Next Article in Journal
Pituitary Gonadotropins, Prolactin and Growth Hormone Differentially Regulate AQP1 Expression in the Porcine Ovarian Follicular Cells
Next Article in Special Issue
The Osteogenic Differentiation Effect of the FN Type 10-Peptide Amphiphile on PCL Fiber
Previous Article in Journal
Telomerase Inhibitors from Natural Products and Their Anticancer Potential
Previous Article in Special Issue
Effects and Mechanisms of Total Flavonoids from Blumea balsamifera (L.) DC. on Skin Wound in Rats
Open AccessOpinion

Designing Smart Biomaterials for Tissue Engineering

by 1,*,† and 1,2,*
1
Soft-Materials Chemistry, Institute for Materials Chemistry and Engineering, Kyushu University, 744 Motooka Nishi-ku, Fukuoka 819-0395, Japan
2
Frontier Center for Organic Materials, Yamagata University, 4-3-16 Jonan, Yonezawa, Yamagata 992-8510, Japan
*
Authors to whom correspondence should be addressed.
Current address: ECOSE-Biopolymer, Knauf Insulation Limited, P.O. Box 10, Stafford Road, ST. HELENS WA10 3NS, UK.
Int. J. Mol. Sci. 2018, 19(1), 17; https://doi.org/10.3390/ijms19010017
Received: 1 November 2017 / Revised: 30 November 2017 / Accepted: 1 December 2017 / Published: 21 December 2017
(This article belongs to the Special Issue Novel Biomaterials for Tissue Engineering 2018)
The engineering of human tissues to cure diseases is an interdisciplinary and a very attractive field of research both in academia and the biotechnology industrial sector. Three-dimensional (3D) biomaterial scaffolds can play a critical role in the development of new tissue morphogenesis via interacting with human cells. Although simple polymeric biomaterials can provide mechanical and physical properties required for tissue development, insufficient biomimetic property and lack of interactions with human progenitor cells remain problematic for the promotion of functional tissue formation. Therefore, the developments of advanced functional biomaterials that respond to stimulus could be the next choice to generate smart 3D biomimetic scaffolds, actively interacting with human stem cells and progenitors along with structural integrity to form functional tissue within a short period. To date, smart biomaterials are designed to interact with biological systems for a wide range of biomedical applications, from the delivery of bioactive molecules and cell adhesion mediators to cellular functioning for the engineering of functional tissues to treat diseases. View Full-Text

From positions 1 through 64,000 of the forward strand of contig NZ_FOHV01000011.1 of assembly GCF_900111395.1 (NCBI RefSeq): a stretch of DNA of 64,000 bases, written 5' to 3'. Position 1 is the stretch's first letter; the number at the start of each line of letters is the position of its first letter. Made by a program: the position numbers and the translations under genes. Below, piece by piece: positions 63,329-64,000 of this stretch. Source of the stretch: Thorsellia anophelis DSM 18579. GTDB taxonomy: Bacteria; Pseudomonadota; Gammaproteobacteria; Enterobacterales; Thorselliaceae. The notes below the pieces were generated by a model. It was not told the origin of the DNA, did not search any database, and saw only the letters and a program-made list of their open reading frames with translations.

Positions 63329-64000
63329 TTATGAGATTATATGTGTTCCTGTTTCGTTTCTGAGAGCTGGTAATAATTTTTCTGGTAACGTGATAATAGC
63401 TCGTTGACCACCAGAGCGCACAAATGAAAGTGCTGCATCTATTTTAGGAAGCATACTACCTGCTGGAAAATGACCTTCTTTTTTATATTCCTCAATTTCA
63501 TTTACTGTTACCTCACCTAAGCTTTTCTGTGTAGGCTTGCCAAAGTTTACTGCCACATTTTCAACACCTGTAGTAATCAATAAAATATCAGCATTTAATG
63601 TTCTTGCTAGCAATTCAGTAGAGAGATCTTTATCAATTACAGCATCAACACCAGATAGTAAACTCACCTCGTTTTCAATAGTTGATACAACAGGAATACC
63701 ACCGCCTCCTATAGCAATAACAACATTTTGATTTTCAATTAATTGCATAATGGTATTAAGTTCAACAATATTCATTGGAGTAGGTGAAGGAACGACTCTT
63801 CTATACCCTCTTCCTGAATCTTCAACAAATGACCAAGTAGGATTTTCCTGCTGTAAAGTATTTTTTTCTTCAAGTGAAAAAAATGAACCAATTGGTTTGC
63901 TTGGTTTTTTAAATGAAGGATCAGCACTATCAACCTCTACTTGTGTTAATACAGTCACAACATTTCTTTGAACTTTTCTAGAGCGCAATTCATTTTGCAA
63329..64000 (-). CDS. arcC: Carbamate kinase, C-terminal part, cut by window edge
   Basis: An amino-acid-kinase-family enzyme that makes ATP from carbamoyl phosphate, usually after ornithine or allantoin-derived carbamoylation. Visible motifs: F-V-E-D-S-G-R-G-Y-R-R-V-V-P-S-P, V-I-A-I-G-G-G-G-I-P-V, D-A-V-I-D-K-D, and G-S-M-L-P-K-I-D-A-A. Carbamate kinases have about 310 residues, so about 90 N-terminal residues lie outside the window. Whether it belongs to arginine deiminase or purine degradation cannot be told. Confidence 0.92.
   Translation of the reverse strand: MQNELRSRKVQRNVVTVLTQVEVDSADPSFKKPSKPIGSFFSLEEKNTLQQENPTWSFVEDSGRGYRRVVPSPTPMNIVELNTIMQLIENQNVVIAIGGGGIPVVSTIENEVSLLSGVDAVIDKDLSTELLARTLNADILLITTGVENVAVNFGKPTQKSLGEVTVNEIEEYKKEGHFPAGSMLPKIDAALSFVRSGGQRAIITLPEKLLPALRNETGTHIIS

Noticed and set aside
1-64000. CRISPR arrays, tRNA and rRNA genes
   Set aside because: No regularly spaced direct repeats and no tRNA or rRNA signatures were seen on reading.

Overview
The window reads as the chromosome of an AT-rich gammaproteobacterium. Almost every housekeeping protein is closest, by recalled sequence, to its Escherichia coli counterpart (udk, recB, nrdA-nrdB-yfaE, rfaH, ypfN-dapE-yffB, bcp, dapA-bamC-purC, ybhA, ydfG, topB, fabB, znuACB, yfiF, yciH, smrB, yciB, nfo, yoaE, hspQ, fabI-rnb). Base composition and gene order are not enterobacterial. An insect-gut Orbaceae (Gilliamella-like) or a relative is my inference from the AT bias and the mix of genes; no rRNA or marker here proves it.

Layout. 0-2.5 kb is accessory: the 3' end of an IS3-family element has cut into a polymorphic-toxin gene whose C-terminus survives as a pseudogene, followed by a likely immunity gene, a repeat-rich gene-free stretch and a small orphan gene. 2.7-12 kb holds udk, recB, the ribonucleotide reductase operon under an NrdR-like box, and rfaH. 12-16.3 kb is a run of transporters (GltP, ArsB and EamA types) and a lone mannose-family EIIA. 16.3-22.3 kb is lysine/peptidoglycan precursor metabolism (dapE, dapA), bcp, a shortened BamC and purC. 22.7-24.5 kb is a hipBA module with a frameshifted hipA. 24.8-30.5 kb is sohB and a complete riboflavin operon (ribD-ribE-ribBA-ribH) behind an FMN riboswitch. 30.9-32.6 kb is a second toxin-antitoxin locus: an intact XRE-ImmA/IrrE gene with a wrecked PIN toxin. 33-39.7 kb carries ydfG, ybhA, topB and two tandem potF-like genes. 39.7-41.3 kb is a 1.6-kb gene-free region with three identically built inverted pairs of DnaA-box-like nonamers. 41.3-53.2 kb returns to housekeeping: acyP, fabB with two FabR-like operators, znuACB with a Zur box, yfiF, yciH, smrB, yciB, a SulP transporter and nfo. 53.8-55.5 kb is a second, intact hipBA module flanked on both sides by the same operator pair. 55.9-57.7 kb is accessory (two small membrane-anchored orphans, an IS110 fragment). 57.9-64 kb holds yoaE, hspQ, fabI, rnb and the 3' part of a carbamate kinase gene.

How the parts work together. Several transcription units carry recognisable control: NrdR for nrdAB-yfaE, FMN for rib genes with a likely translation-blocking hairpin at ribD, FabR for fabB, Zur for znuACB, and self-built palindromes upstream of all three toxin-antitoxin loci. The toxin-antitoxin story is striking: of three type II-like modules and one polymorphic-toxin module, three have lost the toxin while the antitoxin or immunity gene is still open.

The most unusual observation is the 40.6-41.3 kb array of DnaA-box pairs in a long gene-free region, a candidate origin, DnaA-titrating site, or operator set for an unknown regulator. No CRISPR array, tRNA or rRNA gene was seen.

Keywords: tissue engineering; smart materials; extracellular matrix; stimuli responsive polymer tissue engineering; smart materials; extracellular matrix; stimuli responsive polymer
Show Figures

Figure 1

MDPI and ACS Style

Khan, F.; Tanaka, M. Designing Smart Biomaterials for Tissue Engineering. Int. J. Mol. Sci. 2018, 19, 17. https://doi.org/10.3390/ijms19010017

AMA Style

Khan F, Tanaka M. Designing Smart Biomaterials for Tissue Engineering. International Journal of Molecular Sciences. 2018; 19(1):17. https://doi.org/10.3390/ijms19010017

Chicago/Turabian Style

Khan, Ferdous; Tanaka, Masaru. 2018. "Designing Smart Biomaterials for Tissue Engineering" Int. J. Mol. Sci. 19, no. 1: 17. https://doi.org/10.3390/ijms19010017

Find Other Styles
Note that from the first issue of 2016, MDPI journals use article numbers instead of page numbers. See further details here.

Article Access Map by Country/Region

1
Search more from Scilit
 
Search
Back to TopTop